Confiscation of Anglo-Rebel Cotton


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Civil War Harper's Weekly, May 2, 1863

This site features all the Harper's Weekly newspapers published during the Civil War. These newspapers are full of incredible illustrations and news reports on the War, created within hours of the events depicted.

(Scroll Down to See Entire Page, or Newspaper Thumbnails below will take you to the page of interest)


Working Cotton

Slaves Working Cotton

Ironclad Warfare

Ironclad Warfare

Shooting of Kimball

Shooting of Colonel Kimball


Suffolk, Virginia

Keokuk Sinking

Sinking of the "Keokuk"

Army Review

Review of the Army of the Potomac

Confiscation of Cotton

Yankee Doodle

Yankee Doodle Cartoon

Lincln on a Horse

Abraham Lincoln on Horseback

Defenses Around Charleston

Charleston Defenses

Attack on Fort Sumter

Attack of Fort Sumter

President Lincoln Reviews Troops

President Lincoln Reviews the Army of the Potomac




[MAY 2, 1863.



THE design on page 273, from a sketch by Mr. Theodore R. Davis, illustrates the SEIZURE AND HANDLING OF COTTON IN THE SOUTHWEST. With the sketch Mr. Davis sends us the following letter:


Monday Night, March 30, 1863.

"General T. E. G. Ransom, one of the youngest Brigadiers in the army, and an excellent and a gallant officer, who has been severely wounded several times, having learned some weeks ago that a large amount of cotton, pledged to the British Government at seven cents per pound, by the soidisant Confederacy, was hidden near the American Bend, determined to make an effort to rescue it, and at once set about forming an expedition for the purpose.

"Rapid as were the General's movements, he did not succeed in reaching the place before more than half of the staple was burned by the guerrillas; but the remainder, something over three thousand bales, he has secured to our Government, and has been engaged for some days past in hauling it in, and putting it on board of the transports, as is seen in the sketch.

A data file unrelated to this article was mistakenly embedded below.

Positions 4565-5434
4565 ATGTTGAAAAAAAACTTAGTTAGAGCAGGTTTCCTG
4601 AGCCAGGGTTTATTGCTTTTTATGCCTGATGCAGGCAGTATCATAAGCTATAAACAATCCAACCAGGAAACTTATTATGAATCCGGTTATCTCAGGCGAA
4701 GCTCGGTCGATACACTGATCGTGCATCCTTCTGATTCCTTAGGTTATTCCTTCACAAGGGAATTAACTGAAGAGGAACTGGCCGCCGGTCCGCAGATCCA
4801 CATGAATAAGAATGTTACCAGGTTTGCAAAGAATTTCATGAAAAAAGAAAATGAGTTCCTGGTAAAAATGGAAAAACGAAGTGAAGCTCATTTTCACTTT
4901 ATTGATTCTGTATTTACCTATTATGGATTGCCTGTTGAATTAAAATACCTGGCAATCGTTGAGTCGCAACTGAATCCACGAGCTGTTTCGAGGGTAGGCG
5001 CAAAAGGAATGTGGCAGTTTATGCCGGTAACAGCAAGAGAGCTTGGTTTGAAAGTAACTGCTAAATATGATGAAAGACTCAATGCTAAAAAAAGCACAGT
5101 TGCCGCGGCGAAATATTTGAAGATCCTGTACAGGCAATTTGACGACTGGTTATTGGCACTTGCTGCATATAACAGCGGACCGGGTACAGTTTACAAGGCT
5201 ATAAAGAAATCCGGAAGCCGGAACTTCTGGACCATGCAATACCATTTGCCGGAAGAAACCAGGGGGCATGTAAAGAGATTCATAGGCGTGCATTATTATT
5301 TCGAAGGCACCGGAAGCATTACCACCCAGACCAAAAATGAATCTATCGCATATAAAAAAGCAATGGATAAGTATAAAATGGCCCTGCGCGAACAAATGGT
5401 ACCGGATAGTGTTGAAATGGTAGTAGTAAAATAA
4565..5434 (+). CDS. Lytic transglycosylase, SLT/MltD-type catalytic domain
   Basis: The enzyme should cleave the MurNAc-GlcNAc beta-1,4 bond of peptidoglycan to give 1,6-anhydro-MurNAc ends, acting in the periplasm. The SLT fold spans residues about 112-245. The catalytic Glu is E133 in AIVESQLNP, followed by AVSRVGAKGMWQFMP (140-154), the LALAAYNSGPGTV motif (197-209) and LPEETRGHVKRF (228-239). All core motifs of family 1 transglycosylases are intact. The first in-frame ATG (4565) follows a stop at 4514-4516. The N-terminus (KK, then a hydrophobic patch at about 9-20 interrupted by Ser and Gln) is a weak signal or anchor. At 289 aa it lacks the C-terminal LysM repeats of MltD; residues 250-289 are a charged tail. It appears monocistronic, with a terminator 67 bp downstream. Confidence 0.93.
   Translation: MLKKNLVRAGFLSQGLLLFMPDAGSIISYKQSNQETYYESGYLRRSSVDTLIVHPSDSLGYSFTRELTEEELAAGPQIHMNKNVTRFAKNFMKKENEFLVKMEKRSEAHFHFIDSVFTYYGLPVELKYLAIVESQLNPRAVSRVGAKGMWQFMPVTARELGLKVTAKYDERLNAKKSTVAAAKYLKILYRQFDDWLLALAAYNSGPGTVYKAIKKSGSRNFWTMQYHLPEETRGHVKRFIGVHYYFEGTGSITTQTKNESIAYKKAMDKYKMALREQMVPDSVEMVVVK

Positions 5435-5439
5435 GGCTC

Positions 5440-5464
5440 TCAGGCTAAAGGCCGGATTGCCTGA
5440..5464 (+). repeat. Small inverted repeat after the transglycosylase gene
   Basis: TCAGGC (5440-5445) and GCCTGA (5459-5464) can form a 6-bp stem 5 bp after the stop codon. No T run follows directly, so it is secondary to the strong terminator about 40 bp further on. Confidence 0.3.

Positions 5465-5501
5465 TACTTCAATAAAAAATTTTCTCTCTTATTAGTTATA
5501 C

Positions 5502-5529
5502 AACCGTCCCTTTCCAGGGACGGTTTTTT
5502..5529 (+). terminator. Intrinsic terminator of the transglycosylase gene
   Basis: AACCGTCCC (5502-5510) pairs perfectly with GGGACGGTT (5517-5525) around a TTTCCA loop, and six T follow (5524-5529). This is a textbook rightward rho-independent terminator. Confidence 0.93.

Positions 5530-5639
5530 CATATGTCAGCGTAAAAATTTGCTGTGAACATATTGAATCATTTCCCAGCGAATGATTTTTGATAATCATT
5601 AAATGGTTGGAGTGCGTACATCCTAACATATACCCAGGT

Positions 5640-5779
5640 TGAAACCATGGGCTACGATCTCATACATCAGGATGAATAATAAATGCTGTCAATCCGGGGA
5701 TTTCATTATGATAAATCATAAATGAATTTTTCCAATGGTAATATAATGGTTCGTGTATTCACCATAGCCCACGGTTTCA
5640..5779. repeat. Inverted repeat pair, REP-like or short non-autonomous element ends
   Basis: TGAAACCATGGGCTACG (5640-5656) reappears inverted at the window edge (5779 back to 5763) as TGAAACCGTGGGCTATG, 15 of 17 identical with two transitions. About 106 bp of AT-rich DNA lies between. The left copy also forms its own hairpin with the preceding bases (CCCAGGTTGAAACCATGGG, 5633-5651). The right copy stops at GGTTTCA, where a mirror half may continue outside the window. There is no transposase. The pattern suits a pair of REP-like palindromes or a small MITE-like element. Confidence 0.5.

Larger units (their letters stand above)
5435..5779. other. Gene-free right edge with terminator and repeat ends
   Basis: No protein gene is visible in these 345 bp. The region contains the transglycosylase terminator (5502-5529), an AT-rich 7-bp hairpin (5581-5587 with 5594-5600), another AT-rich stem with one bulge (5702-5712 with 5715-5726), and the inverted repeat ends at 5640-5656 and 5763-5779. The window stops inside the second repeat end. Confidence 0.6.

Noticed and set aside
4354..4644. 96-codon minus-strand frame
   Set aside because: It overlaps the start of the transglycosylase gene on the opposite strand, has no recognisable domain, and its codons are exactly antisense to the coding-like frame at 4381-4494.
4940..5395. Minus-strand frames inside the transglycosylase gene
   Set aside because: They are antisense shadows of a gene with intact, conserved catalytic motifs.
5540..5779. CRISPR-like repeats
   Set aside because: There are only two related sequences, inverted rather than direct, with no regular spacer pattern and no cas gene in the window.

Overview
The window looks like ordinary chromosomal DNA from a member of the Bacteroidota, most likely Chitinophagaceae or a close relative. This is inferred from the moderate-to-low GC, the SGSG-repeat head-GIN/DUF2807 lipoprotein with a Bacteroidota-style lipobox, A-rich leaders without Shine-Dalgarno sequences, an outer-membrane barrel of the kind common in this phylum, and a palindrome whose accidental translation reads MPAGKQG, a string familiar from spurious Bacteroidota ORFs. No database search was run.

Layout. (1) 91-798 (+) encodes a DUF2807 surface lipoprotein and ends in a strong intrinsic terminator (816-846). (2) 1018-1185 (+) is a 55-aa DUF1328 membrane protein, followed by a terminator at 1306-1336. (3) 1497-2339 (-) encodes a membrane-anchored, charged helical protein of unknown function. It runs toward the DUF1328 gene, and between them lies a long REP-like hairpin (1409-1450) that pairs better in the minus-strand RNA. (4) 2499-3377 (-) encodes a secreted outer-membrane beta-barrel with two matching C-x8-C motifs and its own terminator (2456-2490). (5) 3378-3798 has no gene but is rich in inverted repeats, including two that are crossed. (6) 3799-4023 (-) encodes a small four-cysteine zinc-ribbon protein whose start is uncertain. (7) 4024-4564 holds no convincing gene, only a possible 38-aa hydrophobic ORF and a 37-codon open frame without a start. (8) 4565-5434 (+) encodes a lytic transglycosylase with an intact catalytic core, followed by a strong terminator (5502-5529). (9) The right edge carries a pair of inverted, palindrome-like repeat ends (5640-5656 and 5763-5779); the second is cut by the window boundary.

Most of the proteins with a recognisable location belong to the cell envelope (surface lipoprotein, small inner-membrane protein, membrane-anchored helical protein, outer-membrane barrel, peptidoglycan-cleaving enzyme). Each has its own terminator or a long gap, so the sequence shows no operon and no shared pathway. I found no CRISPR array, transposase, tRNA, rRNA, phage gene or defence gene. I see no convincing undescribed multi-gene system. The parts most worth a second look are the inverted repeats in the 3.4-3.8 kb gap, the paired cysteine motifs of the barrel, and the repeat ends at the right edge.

"The cotton was marked "C. S. A.," and with the rebel and British flags, as is shown in the upper centre of the picture. The left corner represents a huge pile of the staple covered at the top with boards, to protect it from the inclemency of the weather. The right corner reveals the negroes hauling the "fleecy monarch" from the swamps and cane-brakes where it was concealed; and the main sketch exposes the shipping of the floculent fibre on board the David Tatum and other steamers lying at the shore.

"The poor contrabands toiled most energetically to bring in the cotton, and were very instrumental in discovering it, hoping by their fidelity and labor to obtain their freedom, for which they manifest a most ardent longing.

"Alas for their vain hopes! After all the service they had rendered they were not allowed to go aboard of the boats, General Grant having issued a special order prohibiting their removal, because no provision has been made for them at Young's Point.

"The disappointment and distress of the negroes were painfully apparent when they made this unwelcome discovery, and as they stood in crowds—men, women, and children—along the levee, with sorrow-stamped faces, their grief was pitiful to witness—all the more so because they did not murmur or complain.

"Seneca was right: Small griefs are loud; great woes are dumb.   D."